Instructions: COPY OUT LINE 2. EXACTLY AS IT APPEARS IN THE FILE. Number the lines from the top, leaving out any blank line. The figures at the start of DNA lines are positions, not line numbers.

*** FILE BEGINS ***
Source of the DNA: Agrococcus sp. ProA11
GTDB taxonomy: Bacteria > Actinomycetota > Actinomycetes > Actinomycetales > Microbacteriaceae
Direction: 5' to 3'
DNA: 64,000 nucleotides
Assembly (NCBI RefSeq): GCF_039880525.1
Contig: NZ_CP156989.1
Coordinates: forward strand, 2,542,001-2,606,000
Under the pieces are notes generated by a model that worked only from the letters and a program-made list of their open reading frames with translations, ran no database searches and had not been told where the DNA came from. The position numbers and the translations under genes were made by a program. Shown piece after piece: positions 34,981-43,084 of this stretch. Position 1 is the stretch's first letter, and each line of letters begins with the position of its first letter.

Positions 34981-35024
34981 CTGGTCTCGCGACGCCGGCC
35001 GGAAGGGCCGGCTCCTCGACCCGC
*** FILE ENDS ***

GTDB taxonomy: Bacteria > Actinomycetota > Actinomycetes > Actinomycetales > Microbacteriaceae